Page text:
Islamic State of Iraq and al-Sham (ISIS) released a 17-minute-long audio, allegedly belonging to the leader Abu Bakr al-Baghdadi, on late Thursday. Al-Baghdadi who was allegedly killed in a U.S. airstrike that targeted an ISIS convoy in Iraq on Nov. 7, resurfaced once again in a live recording released on the Internet. In the 17-minute message, the man purported to be Baghdadi vowed that ISIS, which has overrun swathes of Iraq and Syria, will continue to expand despite airstrikes by the U.S.-led coalition, and that its opponents will be drawn into a ground war. "Be assured, O Muslims, for your state is good and in the best condition. Its march will not stop and it will continue to expand," said the man in the recording.
His voice sounded like Baghdadi's but whose identity could not be independently confirmed. "Soon, the Jews and Crusaders will be forced to come down to the ground and send their ground forces to their deaths and destruction," he said.
Touching the announcement of that 1.500 U.S. soldiers will be sent to Iraq for advising Iraqi forces during the struggle against ISIS, the man said it was the start of the ground war between the two sides. "America and its allies are terrified, weak, and powerless," he said. "Oh soldiers of the Islamic State, continue to harvest the [enemy] soldiers," the recording exhorted in a key passage. "Erupt volcanoes of jihad everywhere. Light the earth with fire under all the tyrants and their soldiers and supporters."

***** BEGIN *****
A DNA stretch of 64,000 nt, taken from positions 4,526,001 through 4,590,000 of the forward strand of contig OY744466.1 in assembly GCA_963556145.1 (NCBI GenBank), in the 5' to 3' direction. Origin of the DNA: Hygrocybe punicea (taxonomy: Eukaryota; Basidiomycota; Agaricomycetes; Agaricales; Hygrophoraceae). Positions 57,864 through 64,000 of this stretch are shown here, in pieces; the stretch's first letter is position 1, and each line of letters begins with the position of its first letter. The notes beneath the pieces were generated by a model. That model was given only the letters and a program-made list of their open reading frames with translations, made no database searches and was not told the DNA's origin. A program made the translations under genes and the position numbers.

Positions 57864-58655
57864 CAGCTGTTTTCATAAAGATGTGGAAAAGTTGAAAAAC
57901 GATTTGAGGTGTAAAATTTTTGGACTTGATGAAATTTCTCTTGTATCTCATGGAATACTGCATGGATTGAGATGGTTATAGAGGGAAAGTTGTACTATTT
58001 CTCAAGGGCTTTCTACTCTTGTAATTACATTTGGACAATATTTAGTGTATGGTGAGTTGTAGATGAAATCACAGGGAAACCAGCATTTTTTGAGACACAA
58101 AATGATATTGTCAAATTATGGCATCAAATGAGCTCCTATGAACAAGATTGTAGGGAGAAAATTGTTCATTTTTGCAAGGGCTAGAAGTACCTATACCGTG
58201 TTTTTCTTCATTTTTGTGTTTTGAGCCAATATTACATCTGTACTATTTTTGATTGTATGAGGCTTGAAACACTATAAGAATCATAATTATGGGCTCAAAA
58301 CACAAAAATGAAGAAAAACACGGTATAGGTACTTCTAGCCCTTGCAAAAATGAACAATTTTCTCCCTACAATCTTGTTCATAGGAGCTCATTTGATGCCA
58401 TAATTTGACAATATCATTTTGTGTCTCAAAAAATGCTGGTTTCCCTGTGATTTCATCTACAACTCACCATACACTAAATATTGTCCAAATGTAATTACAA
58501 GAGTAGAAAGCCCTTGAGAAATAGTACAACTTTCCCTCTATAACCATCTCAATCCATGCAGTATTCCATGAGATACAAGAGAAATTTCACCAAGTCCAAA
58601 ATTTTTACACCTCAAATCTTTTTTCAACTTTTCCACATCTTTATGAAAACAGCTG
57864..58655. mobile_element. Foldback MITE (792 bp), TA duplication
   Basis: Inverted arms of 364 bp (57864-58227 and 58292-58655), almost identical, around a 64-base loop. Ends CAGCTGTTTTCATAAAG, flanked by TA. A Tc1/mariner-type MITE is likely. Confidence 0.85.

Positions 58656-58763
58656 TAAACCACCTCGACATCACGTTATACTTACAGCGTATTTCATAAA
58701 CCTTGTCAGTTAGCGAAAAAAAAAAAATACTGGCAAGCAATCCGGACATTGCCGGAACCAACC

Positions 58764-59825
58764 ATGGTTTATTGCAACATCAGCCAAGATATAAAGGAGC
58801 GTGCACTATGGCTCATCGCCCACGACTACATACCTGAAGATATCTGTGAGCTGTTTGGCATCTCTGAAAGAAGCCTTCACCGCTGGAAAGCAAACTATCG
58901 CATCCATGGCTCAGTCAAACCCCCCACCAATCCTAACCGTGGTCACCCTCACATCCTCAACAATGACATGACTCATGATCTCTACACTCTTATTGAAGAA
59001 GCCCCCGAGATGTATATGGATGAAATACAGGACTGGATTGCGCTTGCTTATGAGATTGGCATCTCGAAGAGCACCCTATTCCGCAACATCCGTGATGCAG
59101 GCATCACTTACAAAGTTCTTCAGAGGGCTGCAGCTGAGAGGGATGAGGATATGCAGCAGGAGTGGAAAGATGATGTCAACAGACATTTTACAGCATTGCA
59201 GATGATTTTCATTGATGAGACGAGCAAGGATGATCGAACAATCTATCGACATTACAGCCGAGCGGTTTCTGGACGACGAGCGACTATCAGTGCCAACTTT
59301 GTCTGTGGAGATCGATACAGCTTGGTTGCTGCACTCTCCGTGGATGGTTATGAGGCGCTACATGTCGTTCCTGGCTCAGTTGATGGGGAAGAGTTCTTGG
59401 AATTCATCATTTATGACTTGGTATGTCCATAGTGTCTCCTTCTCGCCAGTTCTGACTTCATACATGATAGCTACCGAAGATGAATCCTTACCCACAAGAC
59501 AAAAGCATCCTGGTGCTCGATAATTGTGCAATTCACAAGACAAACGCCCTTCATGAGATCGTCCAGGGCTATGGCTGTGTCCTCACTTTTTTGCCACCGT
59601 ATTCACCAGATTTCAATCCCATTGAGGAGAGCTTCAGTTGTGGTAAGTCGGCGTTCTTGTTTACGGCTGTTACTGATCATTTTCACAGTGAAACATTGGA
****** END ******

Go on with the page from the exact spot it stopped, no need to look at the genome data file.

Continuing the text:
The speech also referenced the decision by Ansar Beit al-Maqdis, Egypt's militant group, to pledge allegiance to Baghdadi and ISIS, which was announced after the strikes.
U.S. State Department Spokesperson Jen Psaki told reporters on Friday the State Department could not confirm the authenticity of the tape, but said, "clearly the brutality, the rhetoric, the efforts to incite by any leaders of [ISIS] is not a new phenomenon." ABC News reported that a U.S. intelligence official said, "We are analyzing the audio to determine whether it's authentic."
The U.S. said that coalition aircraft launched strikes targeting ISIS leaders in the area of their northern hub of Mosul, setting off a flurry of speculation that Baghdadi was wounded or killed. Some reports meanwhile pointed to another alleged strike near Iraq's border with Syria, saying Baghdadi was hit there instead. But officials in both Iraq and the United States have made clear that no one is yet certain about Baghdadi's fate. Pentagon spokesman Colonel Steven Warren said Monday that "the bottom line from our perspective is we simply cannot confirm his current status." And senior Iraqi officials from the interior and defense ministries and the intelligence service said investigations were ongoing. A spokesman for ISIS said Baghdadi was wounded in the airstrike. "Do you think that the Caliphate would end just because the caliph is dead," Mohammad al-Adnani, the spokesman, wrote in a Twitter account last Sunday, saying Baghdadi's health was in good condition. He did not elaborate further.
Meanwhile, Iraqi government forces got within a kilometer of the country's biggest refinery on Friday, the closest they have come to breaking an ISIS siege of the facility during months of fighting, two army officers and a witness said.
Fighting raged in a village between the complex and the nearby town of Baiji, near a deserted area believed to contain roadside bombs planted by the militants that has been preventing an advance, they said. "We are about one kilometer from the refinery. ISIS militants are escaping to the direction of a river. Airplanes are targeting them," said an army captain. A witness said security forces crossed a bridge close to the refinery, 200 km north of the capital. ISIS fighters seized the city of Baiji and surrounded the sprawling refinery in June during a lightning campaign through northern Iraq.